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Using the right saddle can make the difference between a comfortable ride and an intolerable one. Arran Brown from Cycle Fit gives a few pointers on saddle choice, setup, and where you could go wrong. It is worth noting that this is only a general overview and it is recommended to seek professional assistance for a proper fitting.

Saddle discomfort

The most common cause of saddle discomfort is a poor saddle. Some saddles are too hard and some are too soft. A saddle that is too thick and soft will make you sink down from the weight of your sit bones and cause the middle of the saddle to push up and place more pressure on your soft tissue.

A firmer saddle is usually better, especially for longer rides. A proper woman’s saddle should have good padding for the sit bones and a cutout or groove in front to provide relief from pressure on the perineum and to improve blood flow. It’s important for the cutout or groove to extend far enough forward to remove. A women-specific saddle is essential for most women.

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Saddle tilt

A saddle tilt that is too nose up will put additional pressure on the front soft tissues. This also usually causes a hunched posture on the bike. A saddle that is too nose down will cause you to slide forward on the saddle and make you sit on the wrong part of the saddle. The sit bones will no longer provide adequate support and more weight will be placed on the hands, causing numbness and hand pain.
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The saddle should either be perfectly level or slightly nose down by a few degrees. On a time trial bike, the saddle should be more nose down as the pelvis is rotated more forward at the front of the bike. A seat post with adjustable angles allows you to find that ideal tilt. Many posts have saddle clamps with scores that often leave you with the choice of being either too nose up or too nose down.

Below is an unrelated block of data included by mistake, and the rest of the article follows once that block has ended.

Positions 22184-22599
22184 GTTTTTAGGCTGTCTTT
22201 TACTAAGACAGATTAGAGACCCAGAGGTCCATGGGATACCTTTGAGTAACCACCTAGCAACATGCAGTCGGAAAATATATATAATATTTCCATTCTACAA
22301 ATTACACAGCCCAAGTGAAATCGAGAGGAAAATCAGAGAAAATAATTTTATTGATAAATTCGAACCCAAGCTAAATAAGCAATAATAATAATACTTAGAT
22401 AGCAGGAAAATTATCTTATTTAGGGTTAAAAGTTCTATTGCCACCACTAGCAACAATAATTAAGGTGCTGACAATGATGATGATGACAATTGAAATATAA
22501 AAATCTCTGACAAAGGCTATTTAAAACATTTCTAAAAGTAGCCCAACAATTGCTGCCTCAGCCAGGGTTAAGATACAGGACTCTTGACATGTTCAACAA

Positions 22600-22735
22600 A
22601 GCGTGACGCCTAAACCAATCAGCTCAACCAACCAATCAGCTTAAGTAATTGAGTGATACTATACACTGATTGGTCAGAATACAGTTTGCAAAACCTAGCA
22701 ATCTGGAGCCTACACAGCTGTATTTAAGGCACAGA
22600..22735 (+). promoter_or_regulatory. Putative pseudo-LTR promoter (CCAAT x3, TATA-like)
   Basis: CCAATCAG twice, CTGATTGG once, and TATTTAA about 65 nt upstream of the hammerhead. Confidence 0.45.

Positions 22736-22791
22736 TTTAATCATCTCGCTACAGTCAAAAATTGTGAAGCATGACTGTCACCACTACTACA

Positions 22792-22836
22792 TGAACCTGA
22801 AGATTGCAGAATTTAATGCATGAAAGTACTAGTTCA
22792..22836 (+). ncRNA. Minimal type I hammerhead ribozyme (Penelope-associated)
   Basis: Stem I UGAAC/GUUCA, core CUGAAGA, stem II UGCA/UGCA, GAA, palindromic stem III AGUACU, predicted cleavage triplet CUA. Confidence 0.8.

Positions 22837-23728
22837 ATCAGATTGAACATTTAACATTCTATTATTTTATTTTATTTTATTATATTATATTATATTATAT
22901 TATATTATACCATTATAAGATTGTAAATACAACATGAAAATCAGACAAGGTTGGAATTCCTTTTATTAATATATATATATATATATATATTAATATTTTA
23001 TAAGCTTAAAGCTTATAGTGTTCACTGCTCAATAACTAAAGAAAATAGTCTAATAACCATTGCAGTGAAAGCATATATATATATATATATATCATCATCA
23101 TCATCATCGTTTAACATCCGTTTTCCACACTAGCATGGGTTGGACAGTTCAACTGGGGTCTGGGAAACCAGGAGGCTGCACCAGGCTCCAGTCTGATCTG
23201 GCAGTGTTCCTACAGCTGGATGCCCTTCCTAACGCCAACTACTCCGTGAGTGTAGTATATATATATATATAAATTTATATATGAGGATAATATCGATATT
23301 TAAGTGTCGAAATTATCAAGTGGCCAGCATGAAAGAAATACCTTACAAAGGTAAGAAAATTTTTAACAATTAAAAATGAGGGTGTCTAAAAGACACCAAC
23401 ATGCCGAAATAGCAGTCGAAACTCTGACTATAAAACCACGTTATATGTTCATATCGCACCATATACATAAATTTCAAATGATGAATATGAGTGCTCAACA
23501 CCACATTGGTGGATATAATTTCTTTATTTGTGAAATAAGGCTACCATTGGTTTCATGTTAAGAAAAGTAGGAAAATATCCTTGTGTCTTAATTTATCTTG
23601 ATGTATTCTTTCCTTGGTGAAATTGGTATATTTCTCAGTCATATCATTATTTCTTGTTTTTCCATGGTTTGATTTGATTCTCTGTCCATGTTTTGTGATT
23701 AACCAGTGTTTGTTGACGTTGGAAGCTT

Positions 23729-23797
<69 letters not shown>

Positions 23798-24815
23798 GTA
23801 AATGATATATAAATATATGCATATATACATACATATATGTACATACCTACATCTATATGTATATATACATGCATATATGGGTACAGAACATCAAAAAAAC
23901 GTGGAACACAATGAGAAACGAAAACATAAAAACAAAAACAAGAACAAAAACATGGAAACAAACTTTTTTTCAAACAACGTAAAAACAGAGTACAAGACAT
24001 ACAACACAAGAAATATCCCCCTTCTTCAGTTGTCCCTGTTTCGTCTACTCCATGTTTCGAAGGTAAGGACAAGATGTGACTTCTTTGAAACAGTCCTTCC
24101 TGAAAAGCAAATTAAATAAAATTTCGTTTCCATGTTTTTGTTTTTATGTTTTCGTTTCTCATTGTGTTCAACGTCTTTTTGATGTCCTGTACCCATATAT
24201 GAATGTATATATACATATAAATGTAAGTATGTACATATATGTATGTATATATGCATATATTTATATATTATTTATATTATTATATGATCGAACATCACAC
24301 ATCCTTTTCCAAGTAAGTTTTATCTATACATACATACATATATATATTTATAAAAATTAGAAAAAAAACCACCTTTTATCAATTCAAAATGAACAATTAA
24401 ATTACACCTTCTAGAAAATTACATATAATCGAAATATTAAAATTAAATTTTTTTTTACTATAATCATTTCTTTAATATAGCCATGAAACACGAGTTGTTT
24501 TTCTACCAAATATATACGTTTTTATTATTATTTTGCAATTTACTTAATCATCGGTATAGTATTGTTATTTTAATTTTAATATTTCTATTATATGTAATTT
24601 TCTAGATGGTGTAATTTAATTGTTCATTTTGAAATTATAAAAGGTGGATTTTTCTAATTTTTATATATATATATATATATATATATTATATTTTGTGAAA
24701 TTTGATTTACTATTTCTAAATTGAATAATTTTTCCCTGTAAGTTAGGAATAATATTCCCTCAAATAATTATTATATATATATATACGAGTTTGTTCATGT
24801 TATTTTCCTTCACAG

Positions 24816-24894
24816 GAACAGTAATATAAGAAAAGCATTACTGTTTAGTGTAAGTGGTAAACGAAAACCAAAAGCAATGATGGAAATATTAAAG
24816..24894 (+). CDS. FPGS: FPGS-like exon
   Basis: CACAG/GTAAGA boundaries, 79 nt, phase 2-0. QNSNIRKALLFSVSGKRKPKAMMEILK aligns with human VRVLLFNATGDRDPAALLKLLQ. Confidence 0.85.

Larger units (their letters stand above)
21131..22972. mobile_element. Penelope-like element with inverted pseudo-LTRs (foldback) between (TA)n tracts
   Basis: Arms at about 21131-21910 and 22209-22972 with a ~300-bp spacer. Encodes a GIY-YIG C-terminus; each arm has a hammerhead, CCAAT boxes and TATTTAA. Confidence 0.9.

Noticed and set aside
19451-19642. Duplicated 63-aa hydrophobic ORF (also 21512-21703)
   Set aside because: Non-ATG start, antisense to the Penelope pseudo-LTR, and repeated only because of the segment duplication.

Saddle height

A saddle that is too high will take your weight off the pedals and place more weight on the saddle. It will also cause your hips to rock, causing side-to-side movement and chafing. The perfect saddle height is measured using specific tools. We set the right and left leg at 150 degrees.

Saddle vs Handlebar height

A more aggressive position at the front will put more weight on the hands and the perineum. The difference in height between the seat and the handlebars is calculated by assessing the riders’ flexibility in the hamstring and lower back. Flexible rider = more aggressive (lower at the front). Inflexibly rider = less aggressive (higher at the front). Specific ratios are used to finally set this height difference for each rider.

Handlebar reach

Having to stretch too far out at the front reduces support from your arms and places more of your weight on the front of the saddle. Measuring the upper body angle sets the rider’s reach. The 90-degree angle is measured differently during a road setup, MTB setup and TT setup. A rider will complain of lower back, neck and shoulder pain if the reach is set too far. If the reach is too close then riders usually complain of wrist pain.

It is important to have your bike setup done by a professional, as they will provide you with accurate advice on which saddle suits you best and why.

Words: Arran Brown - Cycle Fit

Image credit: Zoon Cronje